Digital TV

Reception of DTV

There are a number of different ways to receive digital television. One of the oldest means of receiving DTV (and TV in general) is using an antenna (known as an aerial in some countries). This way is known as Digital Terrestrial Television (DTT). With DTT, viewers are limited to whatever channels the antenna picks up. Signal quality will also vary.Other ways have been devised to receive digital television. Among the most familiar to people are digital cable and digital satellite. In some countries where transmissions of TV signals are normally achieved by microwaves, digital MMDS is used. Other standards, such as DMB and DVB-H have been devised to allow handheld devices such as mobile phones to receive TV signals. Another way is IPTV, that is receiving TV via Internet Protocol, relying on DSL or optical cable line. Finally, an alternative way is to receive digital TV signals via the open Internet. For example, there is P2P (peer-to-peer) Internet television software that can be used to watch TV on a computer. Some signals carry encryption and specify use conditions (such as "may not be recorded" or "may not be viewed on displays larger than 1 m in diagonal measure") backed up with the force of law under theWIPO Copyright Treaty and national legislation implementing it, such as the U.S.Digital Millenium Copyright Act. Access to encrypted channels can be controlled by a removable smart card, for example via the Common Interface (DVB-CI) standard for Europe and via Point Of Deployment (POD) for IS or named differently CableCard.

Effects of poor reception

Changes in signal reception from factors such as degrading antenna connections or changing weather conditions may gradually reduce the quality of analog TV. The nature of digital TV results in a perfectly-decodable video initially, until the receiving equipment starts picking up interference that overpowers the desired signal or if the signal is too weak to decode. Some equipment will show a garbled picture with significant damage, while other devices may go directly from perfectly-decodable video to no video at all or lock up. This phenomenon is known as the digital cliff effect.For remote locations, distant channels that, as analog signals, were previously usable in a snowy and degraded state may, as digital signals, be perfectly decodable or may become completely unavailable. In areas where transmitting antennas are located on mountains, viewers who are too close to the transmitter may find reception difficult or impossible because the strongest part of the broadcast signal passes above them. The use of higher frequencies will add to these problems, especially in cases where a clear line-of-sight from the receiving antenna to the transmitter is not available.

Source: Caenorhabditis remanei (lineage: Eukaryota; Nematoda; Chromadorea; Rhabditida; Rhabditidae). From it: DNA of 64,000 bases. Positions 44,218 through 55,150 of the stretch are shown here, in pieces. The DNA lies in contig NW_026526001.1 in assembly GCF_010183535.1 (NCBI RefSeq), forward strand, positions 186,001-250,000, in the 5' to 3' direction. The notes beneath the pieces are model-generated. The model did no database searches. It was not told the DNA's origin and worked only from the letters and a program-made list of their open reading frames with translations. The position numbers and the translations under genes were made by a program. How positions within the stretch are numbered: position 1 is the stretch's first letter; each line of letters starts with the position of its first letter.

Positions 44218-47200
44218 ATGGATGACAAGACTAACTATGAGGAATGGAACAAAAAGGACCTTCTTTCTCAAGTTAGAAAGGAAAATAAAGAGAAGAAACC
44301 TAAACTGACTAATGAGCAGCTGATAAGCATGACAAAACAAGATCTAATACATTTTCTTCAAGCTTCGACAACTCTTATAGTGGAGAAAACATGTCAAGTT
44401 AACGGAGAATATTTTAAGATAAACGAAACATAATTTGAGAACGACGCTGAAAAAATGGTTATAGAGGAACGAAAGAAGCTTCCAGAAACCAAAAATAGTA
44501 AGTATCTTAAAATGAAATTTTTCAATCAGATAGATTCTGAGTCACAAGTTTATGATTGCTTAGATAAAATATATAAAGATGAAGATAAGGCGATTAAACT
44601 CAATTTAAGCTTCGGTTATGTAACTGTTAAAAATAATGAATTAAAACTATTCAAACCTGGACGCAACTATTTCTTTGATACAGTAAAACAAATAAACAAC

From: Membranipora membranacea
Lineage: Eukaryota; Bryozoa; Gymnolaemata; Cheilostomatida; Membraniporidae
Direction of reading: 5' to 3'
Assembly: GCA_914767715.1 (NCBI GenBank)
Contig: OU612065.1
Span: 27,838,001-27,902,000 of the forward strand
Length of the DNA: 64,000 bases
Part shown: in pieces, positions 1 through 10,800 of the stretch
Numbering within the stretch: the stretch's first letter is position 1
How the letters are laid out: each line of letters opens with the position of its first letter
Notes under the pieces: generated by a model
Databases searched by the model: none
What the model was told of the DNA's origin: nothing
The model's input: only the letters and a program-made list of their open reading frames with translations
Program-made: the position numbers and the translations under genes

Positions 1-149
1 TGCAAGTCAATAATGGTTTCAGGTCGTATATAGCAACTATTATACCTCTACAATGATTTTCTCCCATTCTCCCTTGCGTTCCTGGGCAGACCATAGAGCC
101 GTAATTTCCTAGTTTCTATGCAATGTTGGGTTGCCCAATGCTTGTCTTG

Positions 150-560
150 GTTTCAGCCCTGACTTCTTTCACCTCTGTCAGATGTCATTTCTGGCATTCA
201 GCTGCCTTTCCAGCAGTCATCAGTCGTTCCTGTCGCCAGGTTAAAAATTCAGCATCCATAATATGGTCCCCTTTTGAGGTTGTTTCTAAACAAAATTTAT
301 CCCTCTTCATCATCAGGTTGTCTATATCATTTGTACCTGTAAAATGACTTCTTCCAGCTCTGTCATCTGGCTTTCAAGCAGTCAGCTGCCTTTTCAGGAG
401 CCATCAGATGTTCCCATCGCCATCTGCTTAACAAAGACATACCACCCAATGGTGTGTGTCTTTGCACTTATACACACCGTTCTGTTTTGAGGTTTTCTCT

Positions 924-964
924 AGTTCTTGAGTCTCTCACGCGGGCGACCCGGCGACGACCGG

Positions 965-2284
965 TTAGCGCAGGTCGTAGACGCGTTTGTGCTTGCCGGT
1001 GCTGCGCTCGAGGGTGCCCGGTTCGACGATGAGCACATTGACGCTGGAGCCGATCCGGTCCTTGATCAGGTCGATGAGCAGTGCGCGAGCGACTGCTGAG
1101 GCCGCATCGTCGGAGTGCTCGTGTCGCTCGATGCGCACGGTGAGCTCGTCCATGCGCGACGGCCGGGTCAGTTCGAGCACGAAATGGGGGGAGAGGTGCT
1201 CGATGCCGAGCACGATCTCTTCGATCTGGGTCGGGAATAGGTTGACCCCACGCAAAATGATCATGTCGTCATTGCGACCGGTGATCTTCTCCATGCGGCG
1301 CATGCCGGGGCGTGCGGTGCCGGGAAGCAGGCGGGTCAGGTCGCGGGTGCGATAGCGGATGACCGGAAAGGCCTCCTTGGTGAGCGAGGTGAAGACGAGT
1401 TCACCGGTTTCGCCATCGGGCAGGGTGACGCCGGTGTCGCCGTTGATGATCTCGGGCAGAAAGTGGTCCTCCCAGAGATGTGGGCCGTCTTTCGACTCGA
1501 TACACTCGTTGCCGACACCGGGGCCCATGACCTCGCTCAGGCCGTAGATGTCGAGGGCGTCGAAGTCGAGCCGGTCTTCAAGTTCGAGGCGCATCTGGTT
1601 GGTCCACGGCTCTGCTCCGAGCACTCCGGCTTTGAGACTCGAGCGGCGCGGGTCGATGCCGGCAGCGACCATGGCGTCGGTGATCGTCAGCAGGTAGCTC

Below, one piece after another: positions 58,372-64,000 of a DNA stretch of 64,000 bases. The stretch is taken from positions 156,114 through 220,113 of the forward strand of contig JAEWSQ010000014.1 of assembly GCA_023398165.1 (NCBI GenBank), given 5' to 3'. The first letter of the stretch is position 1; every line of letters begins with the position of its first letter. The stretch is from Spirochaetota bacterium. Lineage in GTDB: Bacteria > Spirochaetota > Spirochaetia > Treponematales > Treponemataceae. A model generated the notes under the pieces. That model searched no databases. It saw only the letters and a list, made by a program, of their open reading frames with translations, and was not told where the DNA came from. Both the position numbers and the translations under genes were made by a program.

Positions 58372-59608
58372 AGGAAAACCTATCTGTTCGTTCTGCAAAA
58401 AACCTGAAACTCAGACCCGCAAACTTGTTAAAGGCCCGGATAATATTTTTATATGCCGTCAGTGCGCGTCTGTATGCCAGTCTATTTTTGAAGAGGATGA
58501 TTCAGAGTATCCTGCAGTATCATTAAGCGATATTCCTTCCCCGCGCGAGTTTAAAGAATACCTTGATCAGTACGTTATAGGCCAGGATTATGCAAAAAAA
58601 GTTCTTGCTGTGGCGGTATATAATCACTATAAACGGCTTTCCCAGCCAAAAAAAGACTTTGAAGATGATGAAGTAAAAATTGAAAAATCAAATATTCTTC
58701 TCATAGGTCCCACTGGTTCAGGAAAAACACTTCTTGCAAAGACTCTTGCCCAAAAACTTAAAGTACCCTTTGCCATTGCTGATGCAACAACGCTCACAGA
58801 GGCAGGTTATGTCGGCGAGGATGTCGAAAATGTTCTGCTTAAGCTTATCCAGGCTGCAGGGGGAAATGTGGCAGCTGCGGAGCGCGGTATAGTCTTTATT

Multi-path interference is a much more significant problem for DTV than for analog TV and affects reception, particularly when using simple antennas such as rabbit ears.This is perceived as ghosting with analog broadcasts, but this same problem manifests itself in a different way with DTV. Multi-path can be worse for DTV under high signal conditions. If the problem is severe enough, multi-path can be perceived by the viewer as a spotty loss of audio or picture freezing and pixelation.

Dynamic multipath interference, in which the delay and magnitude of reflections are rapidly changing, is particularly problematic for digital reception. While this just produces moving and changing ghost images for analog TV, it can render a digital signal impossible to decode. The 8VSB-based standards in use in North American ATSC broadcasts are particularly vulnerable to problems from dynamic multipath; this has the potential to severely limit mobile or portable use of digital television receivers.

Reception of DTV with a digital TV receiver.
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